2006-2007, Kevin Kane and a cast of twelve created Flesh and Blood
in response to the monumental Keiskamma Altarpiece, then on view
at UCLA. The moving hip-hop dance-theater piece told the story
of a young boy living with HIV in Hamburg, South Africa, where
the altarpiece was created. Kane traveled there himself to bring
that reality into clearer focus.
Kane’s piece had such a strong impact that when the altarpiece
left, Flesh and Blood took on a new life.
A year after its first run, it was reworked to
focus on HIV/AIDS in the city of Los Angeles. What resulted was
an invigorating production that forced audiences to think about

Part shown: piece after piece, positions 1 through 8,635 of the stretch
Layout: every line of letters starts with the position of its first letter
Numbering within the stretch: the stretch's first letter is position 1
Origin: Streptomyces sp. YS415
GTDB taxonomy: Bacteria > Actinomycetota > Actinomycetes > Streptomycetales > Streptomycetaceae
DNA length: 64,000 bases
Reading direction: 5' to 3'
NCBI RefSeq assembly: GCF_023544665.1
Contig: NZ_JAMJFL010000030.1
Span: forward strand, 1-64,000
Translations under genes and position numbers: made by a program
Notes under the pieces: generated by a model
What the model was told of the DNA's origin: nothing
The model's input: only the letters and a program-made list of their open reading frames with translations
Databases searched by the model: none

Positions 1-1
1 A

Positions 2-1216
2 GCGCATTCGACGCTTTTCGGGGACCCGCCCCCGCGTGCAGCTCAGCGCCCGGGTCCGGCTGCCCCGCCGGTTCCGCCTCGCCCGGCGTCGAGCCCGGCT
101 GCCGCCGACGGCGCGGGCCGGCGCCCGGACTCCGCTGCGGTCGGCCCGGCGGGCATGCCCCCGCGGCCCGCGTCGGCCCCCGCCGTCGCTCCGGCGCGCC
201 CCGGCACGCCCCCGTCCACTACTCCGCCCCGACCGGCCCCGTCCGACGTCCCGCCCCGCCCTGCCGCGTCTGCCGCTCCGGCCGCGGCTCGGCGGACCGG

stigma, personal choices, AIDS fact and fiction, and obstacles
still to be tackled.
In its second phase Flesh and Blood made its way into the Los
Angles Unified School District. Performance in nearly a dozen
local high schools reached thousands of youth and engaged them
in dialogue. Kane and his collective demonstrated the artist’s
vital role in fighting the HIV/AIDS epidemic, by functioning as
expert communicator. In that role, the Flesh and Blood artists
not only disseminated information, but invited youth to have a
deep and meaningful interaction with issues affecting their daily
This project was made possible in part by support from the Flourish
Foundation and the Ford Foundation.
For more pictures on this project, please click here